Post Doc working with Computer Vision, Machine Learning, Affective Computing and Digital Humanities
Martijn Kleppe is Head of the Research Department of the National Library of the Netherlands (KB). Trained as historian, he wrote a dissertation on photographic iconic images by building and applying computational techniques. Before moving to the KB, he was a researcher in several European Digital Humanities research projects that focused on opening up (audio) visual and textual archives by using techniques from the National Language Processing Domain, speech recognition and computer vision. At the KB, he now leads the Research Department that covers topics such as digital preservation, copyright, public library research, Data Science, and improving the usability and discoverability of digital content by applying AI techniques. He actively sets up research projects and consortia to stimulate the use of the digital collections of the KB and to implement the results within the organization in order for the general public to get better, richer and more innovative access to the national cultural treasures.
I’m the CTO for Cogniva Information Solutions. I’m currently responsible for ensuring the implementation of our vision for our flagship software product C3, along with our business modelling methodology. We have built a quality research network supporting this effort, including professors and graduate students from a number of disciplines, culminating in the creation of the Cogniva Information Research Institute (http://cognivaresearch.org).
My professional experience is a mix of pure research and the design and implementation of medium to large scale software solutions. My research has primarily dealt with integrating the mathematical representation of concepts and business processes to improve enterprise information management. I have a strong interest in a number of fields, including data science, text analytics, NLP, nonlinear dynamics, computational modelling, complex systems, graph theory and knowledge representation.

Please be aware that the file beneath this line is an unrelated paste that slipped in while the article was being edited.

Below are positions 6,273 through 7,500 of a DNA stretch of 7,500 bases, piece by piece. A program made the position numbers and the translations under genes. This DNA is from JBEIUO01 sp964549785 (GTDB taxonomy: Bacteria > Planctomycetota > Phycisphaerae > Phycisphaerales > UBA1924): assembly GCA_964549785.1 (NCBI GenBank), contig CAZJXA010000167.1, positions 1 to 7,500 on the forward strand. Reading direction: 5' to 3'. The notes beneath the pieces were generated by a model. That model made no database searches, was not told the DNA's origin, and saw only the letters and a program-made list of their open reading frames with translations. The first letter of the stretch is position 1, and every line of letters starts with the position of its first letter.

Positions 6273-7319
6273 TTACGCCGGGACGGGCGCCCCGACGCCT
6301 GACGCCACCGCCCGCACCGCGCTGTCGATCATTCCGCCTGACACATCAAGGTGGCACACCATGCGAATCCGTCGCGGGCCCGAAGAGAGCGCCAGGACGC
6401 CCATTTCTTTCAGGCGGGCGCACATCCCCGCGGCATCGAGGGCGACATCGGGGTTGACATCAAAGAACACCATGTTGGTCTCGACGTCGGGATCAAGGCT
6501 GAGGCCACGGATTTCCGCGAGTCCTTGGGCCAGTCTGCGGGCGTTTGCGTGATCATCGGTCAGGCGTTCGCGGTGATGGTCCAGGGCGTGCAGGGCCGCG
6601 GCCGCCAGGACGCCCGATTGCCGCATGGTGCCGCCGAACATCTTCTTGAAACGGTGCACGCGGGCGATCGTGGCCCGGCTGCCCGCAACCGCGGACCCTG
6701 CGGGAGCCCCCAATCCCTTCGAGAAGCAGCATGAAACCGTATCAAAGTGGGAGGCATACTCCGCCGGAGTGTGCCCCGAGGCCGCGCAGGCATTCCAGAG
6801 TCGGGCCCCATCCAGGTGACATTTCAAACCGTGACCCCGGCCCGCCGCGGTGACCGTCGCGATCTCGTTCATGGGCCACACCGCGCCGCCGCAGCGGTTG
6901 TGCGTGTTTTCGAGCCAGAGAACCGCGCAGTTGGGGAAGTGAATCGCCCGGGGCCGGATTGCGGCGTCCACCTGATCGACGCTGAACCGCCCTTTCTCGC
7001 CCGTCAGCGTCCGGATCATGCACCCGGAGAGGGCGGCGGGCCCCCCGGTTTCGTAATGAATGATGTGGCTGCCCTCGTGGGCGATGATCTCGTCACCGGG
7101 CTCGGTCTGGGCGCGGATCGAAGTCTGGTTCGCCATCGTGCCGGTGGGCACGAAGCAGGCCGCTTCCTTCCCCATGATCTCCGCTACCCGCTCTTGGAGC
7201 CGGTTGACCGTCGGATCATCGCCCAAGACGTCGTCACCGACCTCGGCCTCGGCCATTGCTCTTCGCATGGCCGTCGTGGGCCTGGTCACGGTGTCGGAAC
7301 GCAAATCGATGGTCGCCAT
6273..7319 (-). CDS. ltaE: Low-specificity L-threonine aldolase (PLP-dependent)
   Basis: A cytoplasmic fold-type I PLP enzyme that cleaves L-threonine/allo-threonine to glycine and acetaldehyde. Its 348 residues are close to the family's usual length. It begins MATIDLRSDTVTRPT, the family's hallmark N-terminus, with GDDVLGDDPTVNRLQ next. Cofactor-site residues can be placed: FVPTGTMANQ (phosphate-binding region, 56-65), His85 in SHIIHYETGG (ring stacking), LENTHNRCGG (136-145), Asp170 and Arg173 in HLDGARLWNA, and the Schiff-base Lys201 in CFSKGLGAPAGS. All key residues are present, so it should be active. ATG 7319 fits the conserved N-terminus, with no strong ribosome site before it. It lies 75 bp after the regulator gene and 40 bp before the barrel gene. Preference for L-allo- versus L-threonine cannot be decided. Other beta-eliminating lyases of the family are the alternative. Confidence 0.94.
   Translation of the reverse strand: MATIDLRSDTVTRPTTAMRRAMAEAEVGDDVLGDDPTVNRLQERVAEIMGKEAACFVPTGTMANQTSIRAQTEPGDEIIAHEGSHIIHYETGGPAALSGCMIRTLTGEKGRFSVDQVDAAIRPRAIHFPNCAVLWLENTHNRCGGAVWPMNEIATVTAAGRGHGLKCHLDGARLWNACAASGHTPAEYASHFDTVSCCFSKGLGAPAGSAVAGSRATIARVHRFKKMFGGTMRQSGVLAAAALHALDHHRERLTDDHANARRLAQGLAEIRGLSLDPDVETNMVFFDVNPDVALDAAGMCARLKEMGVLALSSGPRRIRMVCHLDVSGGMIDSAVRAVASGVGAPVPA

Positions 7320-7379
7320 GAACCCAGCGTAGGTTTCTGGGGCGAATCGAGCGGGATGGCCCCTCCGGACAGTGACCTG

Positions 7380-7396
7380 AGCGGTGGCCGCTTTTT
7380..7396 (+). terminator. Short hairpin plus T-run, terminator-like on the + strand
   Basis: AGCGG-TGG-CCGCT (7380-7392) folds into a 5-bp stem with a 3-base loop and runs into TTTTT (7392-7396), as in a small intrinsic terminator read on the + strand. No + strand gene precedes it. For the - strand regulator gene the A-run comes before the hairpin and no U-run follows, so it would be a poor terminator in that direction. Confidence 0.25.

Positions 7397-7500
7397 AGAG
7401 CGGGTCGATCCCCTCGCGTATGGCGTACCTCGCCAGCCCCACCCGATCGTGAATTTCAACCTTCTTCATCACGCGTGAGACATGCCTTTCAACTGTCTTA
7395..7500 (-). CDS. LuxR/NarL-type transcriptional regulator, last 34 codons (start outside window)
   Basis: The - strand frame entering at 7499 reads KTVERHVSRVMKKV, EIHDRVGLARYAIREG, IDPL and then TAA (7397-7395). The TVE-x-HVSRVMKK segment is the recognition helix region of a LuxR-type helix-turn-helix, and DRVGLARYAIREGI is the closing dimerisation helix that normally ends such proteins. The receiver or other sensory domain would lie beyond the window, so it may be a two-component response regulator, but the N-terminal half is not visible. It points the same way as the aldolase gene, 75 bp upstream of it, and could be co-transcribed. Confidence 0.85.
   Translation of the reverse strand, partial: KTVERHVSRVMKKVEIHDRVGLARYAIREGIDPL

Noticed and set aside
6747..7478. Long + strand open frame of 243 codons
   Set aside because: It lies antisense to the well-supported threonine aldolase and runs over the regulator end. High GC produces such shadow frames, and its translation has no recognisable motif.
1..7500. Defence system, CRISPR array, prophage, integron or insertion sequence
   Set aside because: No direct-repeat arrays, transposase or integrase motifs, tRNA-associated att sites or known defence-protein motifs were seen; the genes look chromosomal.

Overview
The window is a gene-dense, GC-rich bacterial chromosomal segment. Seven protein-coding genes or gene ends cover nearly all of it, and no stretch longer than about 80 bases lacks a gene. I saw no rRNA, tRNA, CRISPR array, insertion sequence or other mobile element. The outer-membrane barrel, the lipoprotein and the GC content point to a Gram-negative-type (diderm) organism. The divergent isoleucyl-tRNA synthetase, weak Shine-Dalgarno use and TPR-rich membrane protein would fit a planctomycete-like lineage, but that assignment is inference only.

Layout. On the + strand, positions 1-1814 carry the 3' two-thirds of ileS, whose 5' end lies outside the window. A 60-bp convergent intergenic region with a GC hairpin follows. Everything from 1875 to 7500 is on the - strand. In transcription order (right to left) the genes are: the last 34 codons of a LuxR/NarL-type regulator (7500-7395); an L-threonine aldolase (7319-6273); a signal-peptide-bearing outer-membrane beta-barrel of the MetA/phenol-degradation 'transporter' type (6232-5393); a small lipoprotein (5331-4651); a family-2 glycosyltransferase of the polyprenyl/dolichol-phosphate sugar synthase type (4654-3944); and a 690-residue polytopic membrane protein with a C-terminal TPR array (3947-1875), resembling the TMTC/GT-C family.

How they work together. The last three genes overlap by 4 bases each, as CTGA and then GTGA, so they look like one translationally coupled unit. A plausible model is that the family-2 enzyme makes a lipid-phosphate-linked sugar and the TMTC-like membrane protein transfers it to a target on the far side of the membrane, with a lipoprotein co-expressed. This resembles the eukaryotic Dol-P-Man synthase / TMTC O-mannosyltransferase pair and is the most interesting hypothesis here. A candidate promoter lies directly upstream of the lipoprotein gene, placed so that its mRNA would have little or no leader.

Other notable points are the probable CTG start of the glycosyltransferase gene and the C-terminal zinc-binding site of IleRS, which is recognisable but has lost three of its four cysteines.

The questions driving my research revolve around investigating the ways in which we mobilise different practices of representation to formalise, process and distribute cultural knowledge and experiences, particularly as a means to navigate uncertainty. In my postdoctoral research, I aim to investigate the intersections between literature and computation as complementary cultural practices of representation. I consider how literature functions as a form of computation, and how computation can be understood as a kind of textuality. I ground these investigations in comparative analyses of shifts taking place at the German and Scandinavian fin de siècle in conceptions and practices of representation. I recently completed a PhD in Comparative Literature (German and Scandinavian studies). My doctoral research focussed on the concept of decadence at the fin de siècle — a viral notion used to address the sense of crisis at the time. I combined systems theory, discourse theory and computational approaches to language in order to develop a theoretical framework for analysing how decadence functioned as a discourse mediating uncertainty. I am currently translating a selection of Hjalmar Söderberg’s short stories, poems and journalistic writings. I am also revising aspects of my doctoral research for publication. I have taught on computational methods for textual analysis, digital humanities and German language and literature. My research has been supported by grants from the Arts and Humanities Research Council and Women in German Studies. Image credit and information: The band image next to my profile image is a detail of one of Megan (Margaret) Watts Hughes’ “Voice Figures”. Watts Hughes (1842-1907) was a Welsh scientist and singer who experimented with the visualisation of sound using a device of her own invention which she called the eidophone, glass, ink, and her voice. For further images and information: Mullender-Ross, Rob. “Picturing a Voice. Margaret Watts Hughes and the Eidophone” in The Public Domain Review (2019)
Jürgen Hermes is the managing director of the Department for Digital Humanities at the University of Cologne and a researcher in the fields of digital humanities and computational linguistics.
I study Linguistics at the University of Buenos Aires. I’m currently attending my last semester but I’m also teaching Grammar to new students. I’m part of a funded Statistics research group and a Computational Linguistics study group. My main research topic at the time is inflectional morphology acquisition; I’m trying to assess how well formal theories of morphological competence explain the behaviour observed in children during the process of language acquisition. To do this, I combine corpus studies with computational simulation and statistical modelling. In my spare time, I like to grab my bike and go for a ride.